Yet, that standard is a minimum standard. At Sloan, we conduct additional testing and set rigorous standards during the product development phase to ensure that we’re not just meeting the standard, but exceeding it. We have our own unique set of criteria that we look into, as well.
How was your experience as a speaker at the recent Los Angeles Grand Challenge Water Symposium?
I was honored that the UCLA School of Sustainability invited me to speak, but it was also impactful to be the only manufacturer to take the podium. My presentation discussed how Los Angeles can go to zero imported water for all of its needs. Unlike the last 200 years of development in the city of Los Angeles and its regions where we’ve taken water from the north and from the Colorado River, is it possible for the city to just look at what falls in our region to recapture and reuse it to meet all of our water needs?
I discussed how recent innovations in the commercial restroom, like waterfree urinals and sensor faucets, are promoting reduced flow, with Sloan’s reclaimed flushometer being the most pertinent innovation to the discussion. Sloan came out with research on a reclaimed flushometer valve before anyone in the industry was even paying attention. We believe that – especially in water-starved or water-stressed areas – this idea of using the same quality of water to bathe, brush your teeth, cook your food and flush your toilet with is ridiculous. There should be gradations of water quality, just like there are gradations of almost every other type of consumptive uses, and that’s where Sloan’s reclaimed valve comes in.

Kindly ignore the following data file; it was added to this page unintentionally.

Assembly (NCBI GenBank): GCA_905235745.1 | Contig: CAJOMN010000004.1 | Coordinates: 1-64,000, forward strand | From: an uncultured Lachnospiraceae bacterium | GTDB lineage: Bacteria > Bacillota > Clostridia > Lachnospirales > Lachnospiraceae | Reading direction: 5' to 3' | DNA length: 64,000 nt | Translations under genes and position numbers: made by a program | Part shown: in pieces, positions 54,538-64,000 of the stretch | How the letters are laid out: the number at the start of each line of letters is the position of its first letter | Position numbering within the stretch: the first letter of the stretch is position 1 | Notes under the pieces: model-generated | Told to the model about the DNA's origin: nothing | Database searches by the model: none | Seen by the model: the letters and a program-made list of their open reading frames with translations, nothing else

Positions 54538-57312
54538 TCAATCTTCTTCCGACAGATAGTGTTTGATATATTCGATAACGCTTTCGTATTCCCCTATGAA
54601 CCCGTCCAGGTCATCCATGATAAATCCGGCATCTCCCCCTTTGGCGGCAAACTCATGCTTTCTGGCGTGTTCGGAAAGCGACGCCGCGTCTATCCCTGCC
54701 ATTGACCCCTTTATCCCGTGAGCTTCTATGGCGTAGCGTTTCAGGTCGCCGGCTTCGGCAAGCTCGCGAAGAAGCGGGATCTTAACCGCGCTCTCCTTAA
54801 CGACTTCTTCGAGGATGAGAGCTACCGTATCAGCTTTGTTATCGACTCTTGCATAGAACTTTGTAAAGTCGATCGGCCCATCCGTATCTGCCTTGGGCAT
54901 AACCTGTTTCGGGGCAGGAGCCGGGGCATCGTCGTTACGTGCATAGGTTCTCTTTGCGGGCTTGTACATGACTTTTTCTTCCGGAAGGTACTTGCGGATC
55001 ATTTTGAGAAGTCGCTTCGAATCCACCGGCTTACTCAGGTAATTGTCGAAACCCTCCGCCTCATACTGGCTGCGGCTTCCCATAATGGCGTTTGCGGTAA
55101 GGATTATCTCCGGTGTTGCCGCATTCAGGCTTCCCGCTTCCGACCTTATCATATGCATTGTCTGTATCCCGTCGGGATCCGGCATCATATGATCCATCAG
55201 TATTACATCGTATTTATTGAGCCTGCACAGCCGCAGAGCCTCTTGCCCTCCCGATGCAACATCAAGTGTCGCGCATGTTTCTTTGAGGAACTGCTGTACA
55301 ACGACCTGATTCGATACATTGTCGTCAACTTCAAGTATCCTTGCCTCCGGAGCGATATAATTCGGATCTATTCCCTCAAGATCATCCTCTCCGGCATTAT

Where do you see the future of compliance and water conservation heading?
At Sloan, we’re striving to make sure that we understand recycled water components. Even if they haven’t taken off as quickly as some would predict, we believe that they’re coming and they’re going to grow, depending on more legislation, regulations or water stress in certain parts of this country.
In terms of overall water efficiency, Sloan is uniquely aware of the idea that at some point, information is as important as consumption. In other words, the ability of our devices to communicate with each other and for us to know more than we already do about usage patterns.
This is coinciding with the fact that the cost of the delivery of water continues to increase. With water being recognized as the most vital resource, costs around the entire country are now starting to be more reflective to the end user of what the actual costs are. With that in mind, measurement and verification of water usage is going to become critical so that people know what they’re using and can make more informed decisions about either their usage patterns and the products that they’re choosing.
This is the sixth edition in a series of Q&A segments with Sloan subject matter experts for their take on where the commercial restroom has been, what it’s evolved to now and where it’s going. A previous edition on the evolution of the Internet of Things (IoT) in the commercial restroom can be found here.